Greenpeace pulls a ‘Daisey’
Blame Mike Daisey and his malignant misadventures with the truth — he went and ruined it for all do gooding liars. The latest self-appointed guardian to fall afoul of the facts in pursuit of Apple-powered publicity is Greenpeace, which is making demonstrably false statements about Apple’s new North Carolina data farm and energy usage.
First off, Greenpeace claims that Apple’s iCloud data farm will use 100MW of power, which is five times more than the 20MW Apple says the facility is expected to consume.
“Our data center in North Carolina will draw about 20 megawatts at full capacity, and we are on track to supply more than 60 percent of that power on-site from renewable sources, including a solar farm and fuel cell installation which will each be the largest of their kind in the country,” Apple spokesperson Kristen Huguet told All Things D. “We believe this industry-leading project will make Maiden the greenest data center ever built, and it will be joined next year by our new facility in Oregon running on 100 percent renewable energy.”
If Greenpeace were off by a few percent or even by half, that would be plausible. A factor of five, however, calls to mind Mike Daisey and his insistence that the word “theater” gives a person the right to ride roughshod over the facts.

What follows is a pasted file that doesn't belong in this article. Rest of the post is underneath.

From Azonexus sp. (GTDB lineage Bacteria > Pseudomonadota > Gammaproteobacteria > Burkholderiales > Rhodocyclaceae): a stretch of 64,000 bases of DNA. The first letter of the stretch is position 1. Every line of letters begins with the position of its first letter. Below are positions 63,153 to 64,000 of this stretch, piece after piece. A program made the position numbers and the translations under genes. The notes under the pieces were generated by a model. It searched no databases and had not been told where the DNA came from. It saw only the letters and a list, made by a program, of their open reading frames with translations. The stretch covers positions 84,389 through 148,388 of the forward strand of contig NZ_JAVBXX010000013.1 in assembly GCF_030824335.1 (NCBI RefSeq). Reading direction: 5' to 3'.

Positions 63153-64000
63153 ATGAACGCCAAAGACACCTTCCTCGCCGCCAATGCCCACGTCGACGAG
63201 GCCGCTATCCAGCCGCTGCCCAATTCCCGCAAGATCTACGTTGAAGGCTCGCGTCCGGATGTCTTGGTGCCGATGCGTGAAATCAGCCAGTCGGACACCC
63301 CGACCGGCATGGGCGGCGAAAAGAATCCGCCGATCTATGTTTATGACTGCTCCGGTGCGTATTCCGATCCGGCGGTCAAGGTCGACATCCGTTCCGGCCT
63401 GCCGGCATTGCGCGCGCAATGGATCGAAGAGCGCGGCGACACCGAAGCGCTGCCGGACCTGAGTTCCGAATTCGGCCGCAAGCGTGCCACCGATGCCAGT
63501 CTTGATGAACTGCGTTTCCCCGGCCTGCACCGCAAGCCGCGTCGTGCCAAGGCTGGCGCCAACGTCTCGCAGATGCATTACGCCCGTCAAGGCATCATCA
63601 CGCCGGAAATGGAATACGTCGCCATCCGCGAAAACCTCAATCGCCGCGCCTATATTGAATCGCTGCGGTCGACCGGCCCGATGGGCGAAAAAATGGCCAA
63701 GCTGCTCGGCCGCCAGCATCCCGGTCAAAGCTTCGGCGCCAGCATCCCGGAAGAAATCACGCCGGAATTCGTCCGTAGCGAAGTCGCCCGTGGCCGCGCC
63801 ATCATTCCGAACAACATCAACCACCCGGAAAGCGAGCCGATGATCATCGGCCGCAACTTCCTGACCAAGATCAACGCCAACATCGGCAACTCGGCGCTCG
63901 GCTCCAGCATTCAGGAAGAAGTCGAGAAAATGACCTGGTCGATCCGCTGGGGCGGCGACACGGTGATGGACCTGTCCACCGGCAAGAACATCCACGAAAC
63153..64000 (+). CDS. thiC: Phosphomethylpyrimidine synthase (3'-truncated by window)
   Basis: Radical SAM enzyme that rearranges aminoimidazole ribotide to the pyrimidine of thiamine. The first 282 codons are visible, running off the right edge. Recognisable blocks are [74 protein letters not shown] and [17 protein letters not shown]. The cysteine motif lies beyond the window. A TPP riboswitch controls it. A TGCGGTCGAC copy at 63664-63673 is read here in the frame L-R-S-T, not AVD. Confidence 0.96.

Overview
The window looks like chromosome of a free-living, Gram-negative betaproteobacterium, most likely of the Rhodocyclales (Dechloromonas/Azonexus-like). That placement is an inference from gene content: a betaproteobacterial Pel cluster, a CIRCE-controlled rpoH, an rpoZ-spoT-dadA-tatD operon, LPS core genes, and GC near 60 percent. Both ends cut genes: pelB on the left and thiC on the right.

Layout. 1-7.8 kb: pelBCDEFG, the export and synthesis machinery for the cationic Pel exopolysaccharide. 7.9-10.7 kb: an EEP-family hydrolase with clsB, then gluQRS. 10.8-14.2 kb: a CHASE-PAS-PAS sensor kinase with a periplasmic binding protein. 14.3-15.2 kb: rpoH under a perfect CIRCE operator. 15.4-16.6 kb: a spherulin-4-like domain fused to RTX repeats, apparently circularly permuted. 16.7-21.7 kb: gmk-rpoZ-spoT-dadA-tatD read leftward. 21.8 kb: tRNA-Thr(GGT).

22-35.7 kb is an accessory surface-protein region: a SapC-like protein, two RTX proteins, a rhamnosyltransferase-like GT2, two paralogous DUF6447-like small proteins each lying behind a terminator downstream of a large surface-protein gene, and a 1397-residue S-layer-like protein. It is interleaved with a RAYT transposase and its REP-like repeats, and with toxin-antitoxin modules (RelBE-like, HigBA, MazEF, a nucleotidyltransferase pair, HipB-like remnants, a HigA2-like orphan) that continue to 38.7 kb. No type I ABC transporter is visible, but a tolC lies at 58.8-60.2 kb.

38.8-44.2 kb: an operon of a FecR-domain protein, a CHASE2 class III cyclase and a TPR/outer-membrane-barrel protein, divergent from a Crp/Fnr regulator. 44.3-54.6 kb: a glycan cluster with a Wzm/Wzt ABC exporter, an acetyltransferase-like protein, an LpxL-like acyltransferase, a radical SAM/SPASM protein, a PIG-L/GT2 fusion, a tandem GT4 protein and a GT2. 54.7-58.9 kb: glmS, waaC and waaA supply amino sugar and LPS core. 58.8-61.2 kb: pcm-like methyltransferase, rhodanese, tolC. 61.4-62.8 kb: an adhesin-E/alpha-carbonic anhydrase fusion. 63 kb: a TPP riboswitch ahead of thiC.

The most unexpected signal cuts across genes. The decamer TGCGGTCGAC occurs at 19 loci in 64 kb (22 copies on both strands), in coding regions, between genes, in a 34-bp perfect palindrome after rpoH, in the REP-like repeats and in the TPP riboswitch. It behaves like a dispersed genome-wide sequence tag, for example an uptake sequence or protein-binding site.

Next up, there’s the issue of how much dirty coal energy Apple’s iCloud purportedly will use. Whereas Greenpeace says that Duke Energy, the electric utility that supplies Cupertino’s North Carolina server farm, gets 55 percent of its juice from coal, fresh info in public record indicates the real number is actually 45 percent.
Yes, Greenpeace is quoting public information, too, but newer data (.pdf) doesn’t underscore their point quite as well — call it selective reading, or cherry picking if you prefer, of the available facts.
Or put another way, Greenpeace quotes a number from a US Environmental Protection Agency report that relies on Duke Energy data from 2007. However, Duke has since published data that’s four years younger.
So, what’s all of this about? Exaggerated, falsified and/or misleading claims of how evil the world’s most valuable, profitable and, frankly, best loved company really is — it’s almost as if we’ve seen this bit of theater before…
What’s your take?